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Name: People v. Moran
Case #: S215914
Court: CA Supreme Court
District CalSup
Opinion Date: 08/04/2016

Probation condition prohibiting defendant from entering the premises or adjacent parking lot of any Home Depot store in California is constitutional. Moran pleaded no contest to second degree burglary and admitted a prior prison term enhancement based on a theft he committed at Home Depot. He was granted probation. One of his probation conditions prohibited him from going on the premises or adjacent parking lot of any Home Depot store in California. Moran did not object to this term. On appeal he challenged the condition as violating his constitutional right to travel and state law. The Court of Appeal struck the term, concluding the condition was overbroad and potentially a violation of Moran’s right to travel. The prosecution’s review petition was granted. Held: Reversed. The right to travel is an aspect of personal liberty. However, this right is subject to limits. An incidental impact on the right to travel that has some purpose other than restriction on the right to travel, and which does not discriminate among classes of persons by penalizing the exercise by some of this right, is not unconstitutional. Reasonable restrictions on a probationer’s right to travel are permissible. The restriction on Moran’s movement caused by the probation term is too de minimis to implicate the concerns that underlie the constitutional right to travel. Moran is still free to move around his community, the city, and the State of California. [Editor’s Note: In footnote 5, the court noted that a defendant may challenge the constitutionality of a probation condition even absent an objection if the issue presents a pure question of law. But the court also noted that defendants are well advised to object at sentencing to conditions they find improper to ensure they preserve the issue for appeal.]

The probation condition prohibiting defendant from entering any California Home Depot does not violate the principles of People v. Lent (1975) 15 Cal.3d 481. When a trial court places a defendant on probation, it has broad discretion to impose reasonable conditions that further the rehabilitation of the defendant and protect public safety. Although the court’s discretion is not unlimited, a condition of probation will not be held invalid unless it “(1) has no relationship to the crime of which the offender was convicted, (2) relates to conduct which is not itself criminal, and (3) requires or forbids conduct which is not reasonably related to future criminality.” All three prongs must be satisfied before the condition will be deemed invalid. Here, the “stay away” condition of Moran’s probation is reasonably related to his crime because he stole from a Home Depot store. It is also directed at curbing Moran’s future criminality by preventing him from returning to the scene of his crime and helping him avoid any temptation to repeat his offense. The term’s statewide scope does not render it improper; it recognizes the possibility that Moran targeted the store because it has a predictable layout, multiple exits or some other characteristic that caused Moran to choose Home Depot as his victim.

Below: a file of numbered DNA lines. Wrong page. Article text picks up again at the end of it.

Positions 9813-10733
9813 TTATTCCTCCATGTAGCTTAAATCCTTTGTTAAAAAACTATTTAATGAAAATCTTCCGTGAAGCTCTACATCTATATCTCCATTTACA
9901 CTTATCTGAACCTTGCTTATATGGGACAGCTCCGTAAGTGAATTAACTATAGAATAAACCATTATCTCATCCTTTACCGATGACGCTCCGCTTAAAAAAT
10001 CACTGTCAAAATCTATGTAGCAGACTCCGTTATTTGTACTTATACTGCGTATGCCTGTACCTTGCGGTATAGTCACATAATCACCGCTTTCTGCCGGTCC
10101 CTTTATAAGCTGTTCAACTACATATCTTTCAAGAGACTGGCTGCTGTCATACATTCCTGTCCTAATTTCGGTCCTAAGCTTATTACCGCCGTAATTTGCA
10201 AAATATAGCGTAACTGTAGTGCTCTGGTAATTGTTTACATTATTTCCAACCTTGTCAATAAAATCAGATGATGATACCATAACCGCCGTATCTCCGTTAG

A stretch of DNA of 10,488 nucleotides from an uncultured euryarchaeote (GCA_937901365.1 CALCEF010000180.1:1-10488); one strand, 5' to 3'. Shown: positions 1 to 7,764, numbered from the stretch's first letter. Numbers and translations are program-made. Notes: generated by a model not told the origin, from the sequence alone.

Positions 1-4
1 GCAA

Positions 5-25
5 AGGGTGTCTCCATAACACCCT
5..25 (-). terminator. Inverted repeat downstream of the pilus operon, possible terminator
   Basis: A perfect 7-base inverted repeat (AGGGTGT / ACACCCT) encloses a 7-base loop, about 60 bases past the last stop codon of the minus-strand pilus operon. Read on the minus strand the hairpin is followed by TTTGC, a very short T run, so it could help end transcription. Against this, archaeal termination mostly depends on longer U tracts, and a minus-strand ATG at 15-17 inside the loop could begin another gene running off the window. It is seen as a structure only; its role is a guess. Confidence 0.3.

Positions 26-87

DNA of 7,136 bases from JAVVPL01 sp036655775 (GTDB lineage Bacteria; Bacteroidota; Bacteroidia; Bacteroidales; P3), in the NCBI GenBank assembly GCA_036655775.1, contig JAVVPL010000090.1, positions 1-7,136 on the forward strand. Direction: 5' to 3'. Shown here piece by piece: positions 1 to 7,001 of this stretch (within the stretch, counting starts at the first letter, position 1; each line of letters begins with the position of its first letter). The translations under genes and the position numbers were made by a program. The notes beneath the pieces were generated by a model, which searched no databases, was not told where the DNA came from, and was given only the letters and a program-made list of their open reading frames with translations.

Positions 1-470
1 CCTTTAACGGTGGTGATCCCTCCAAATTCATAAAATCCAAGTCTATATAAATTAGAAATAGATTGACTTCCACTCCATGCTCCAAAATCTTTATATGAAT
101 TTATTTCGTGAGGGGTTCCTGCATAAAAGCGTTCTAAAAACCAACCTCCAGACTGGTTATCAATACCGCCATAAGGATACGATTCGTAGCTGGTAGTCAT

The full opinion is available on the court’s website here: